A thing I like to do on occasion is review board games (and, technically, card games too). I’ve done many over at my main blog, and I think it will be fun to do it on occasion here as well. So if you’re interested in learning about some of the many high-quality (and, let’s be honest, not-so-high-quality) games out there, keep your eyes on this space and we’ll see how many we can cover! We’ll start with a game I learned to play last week: Tzolkin: the Mayan Calendar (which is technically spelled Tzolk’in, but I’m going to make things easier on myself and leave out the apostrophe).
First things first, though: I like to use a different rating system than most. I was contemplating review articles (not just for games, but for films, music, and other things), and it occurred to me that these articles only describe how the author of that article felt about that particular game/film/book/album/etc. Such articles don’t leave any room for the subjective tastes of others. So I decided to create a rating scale that evaluates each aspect of a game objectively. It ranks the game in six areas: Strategy, Randomness, Complexity, Humour, Attractiveness, and Average Length of Game Play. This allows you to decide if a game is right for you based on your personal preferences. It looks something like this:
Let’s look at the ratings for Tzolkin:
Average Length of Gameplay: 2 hours
Tzolkin is a worker placement game with a unique and innovative mechanic based on the Mesoamerican concept of time. The pre-columbian peoples saw time as a series of cogs, rotating against one another as the days passed. To simulate this, the game board has a large gear in the centre which rotates several smaller gears around it The worker pegs are placed on the outer gears. After each turn, the central gear is rotated one notch, which in turn rotates all the other gears one notch, moving your workers further along the path of available actions.
To play Tzolkin, players take turns either placing their worker pegs (which represent actual workers) on one of the outer gears, or removing them. You can place or remove as many as you want on a turn (you start with three, but can gain up to three more later on), but you must do one or the other. You can’t do both, and you can’t do neither. Thus, careful and meticulous planning and a good deal of foresight are essential to this game.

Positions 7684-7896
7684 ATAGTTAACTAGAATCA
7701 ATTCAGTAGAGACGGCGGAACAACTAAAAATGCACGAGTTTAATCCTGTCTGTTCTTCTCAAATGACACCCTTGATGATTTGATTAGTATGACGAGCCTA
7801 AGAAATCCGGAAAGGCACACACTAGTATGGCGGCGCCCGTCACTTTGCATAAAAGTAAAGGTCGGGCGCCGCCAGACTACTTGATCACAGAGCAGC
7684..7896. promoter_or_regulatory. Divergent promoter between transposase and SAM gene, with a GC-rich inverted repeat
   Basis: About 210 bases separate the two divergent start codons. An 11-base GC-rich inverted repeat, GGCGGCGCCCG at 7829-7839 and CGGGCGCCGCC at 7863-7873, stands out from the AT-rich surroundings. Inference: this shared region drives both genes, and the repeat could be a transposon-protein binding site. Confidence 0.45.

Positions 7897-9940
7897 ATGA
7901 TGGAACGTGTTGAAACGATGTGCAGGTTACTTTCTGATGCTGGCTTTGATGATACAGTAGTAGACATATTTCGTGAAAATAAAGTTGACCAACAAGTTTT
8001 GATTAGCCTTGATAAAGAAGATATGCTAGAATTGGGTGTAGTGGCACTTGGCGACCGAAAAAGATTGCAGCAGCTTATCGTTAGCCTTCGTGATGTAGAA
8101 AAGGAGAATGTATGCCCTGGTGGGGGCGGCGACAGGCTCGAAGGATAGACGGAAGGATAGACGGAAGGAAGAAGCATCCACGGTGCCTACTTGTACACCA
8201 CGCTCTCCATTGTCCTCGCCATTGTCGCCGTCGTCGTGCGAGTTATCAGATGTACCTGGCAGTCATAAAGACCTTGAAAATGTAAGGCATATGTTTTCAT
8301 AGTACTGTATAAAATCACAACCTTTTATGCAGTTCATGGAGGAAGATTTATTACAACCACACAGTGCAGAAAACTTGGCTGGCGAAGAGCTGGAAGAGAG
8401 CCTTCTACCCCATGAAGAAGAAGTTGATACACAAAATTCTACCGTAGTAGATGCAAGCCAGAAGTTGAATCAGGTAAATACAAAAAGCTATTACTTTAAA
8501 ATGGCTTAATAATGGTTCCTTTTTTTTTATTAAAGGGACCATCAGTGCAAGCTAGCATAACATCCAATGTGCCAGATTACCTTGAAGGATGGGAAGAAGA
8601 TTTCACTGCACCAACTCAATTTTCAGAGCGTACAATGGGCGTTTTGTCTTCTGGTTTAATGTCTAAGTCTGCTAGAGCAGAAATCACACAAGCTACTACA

Each of the outer gears represents a temple at a Mesoamerican site, such as Palenque, Tikal, or Chichén Itzá. Each one offers different sorts of actions; one allows you to harvest corn (which in most ways works as currency, but is also necessary to feed your workers four times throughout the game), one allows you to collect resources (such as stone, gold, or crystal skulls – which, thankfully, have nothing at all to do with the most recent Indiana Jones film), one allows you to use stone, gold, and corn to build buildings and/or gain technology advances, one allows you to get more workers or use corn to buy or sell resources or gain additional favour with the gods, and one allows you to deposit a crystal skull to rise in the standing of one of the gods (once a crystal skull has been used on a space on this gear, that space is no longer available to any player).
When you place a worker, you must place it on the lowest available space on that gear. The lower the space, the lower the benefit, and the higher the space, the higher the benefit. If space 0 is occupied, you must place your worker on space 1. If both spaces 0 and 1 are occupied, you must place on space 2, and so on. However, you must spend corn equal to the number of the space on which you are placing the worker, in addition to the normal cost to place workers (you can have one worker on the board for free, but if you place a second worker on either this turn or any subsequent turns, you must spend a corn, and a third worker costs a total of 3 corn, and so on in an Fibonacci progression).
Thus, you are likely going to have to place a worker low on the gear and wait a few turns until it reaches the space you want to use. This gets complicated because you’re not allowed to pass; you may have to take a few low-level actions on other gears whilst you wait for that one worker to get to the action you really want… But when you remove a worker from a gear, you take the action marked on the corresponding space on that gear.
This sounds pretty complicated, and it kind of is, even though I’m leaving out a lot of detail. This feeds into my usual complaint about worker-placement games: remembering how the different available actions work, and remember which actions are available. However, the game is very thinky-thinky, and I do appreciate that aspect of it. But my biggest complaint with Tzolkin comes from the fact that I’m a stickler for detail with just enough knowledge about Mesoamerican cultures to be dangerous: some of the aspects of this game are not accurate. For example, although the game is billed as The Mayan Calendar, the large central gear is embossed with an image of the Aztec Calendar Stone (which, in addition to not being Mayan, isn’t even a calendar; it’s just a cover stone. It’s only called that because it has the glyphs for the months on it. It wasn’t used to keep track of the days of the year. I know it’s not an important point, but it still bugs me).
So I’d say that Tzolkin is not my favourite game, but I’d be willing to play it again in the future in the right circumstances. But that’s just my opinion; you should look at the ratings above and the description I’ve written so you can decide for yourself! Until next time,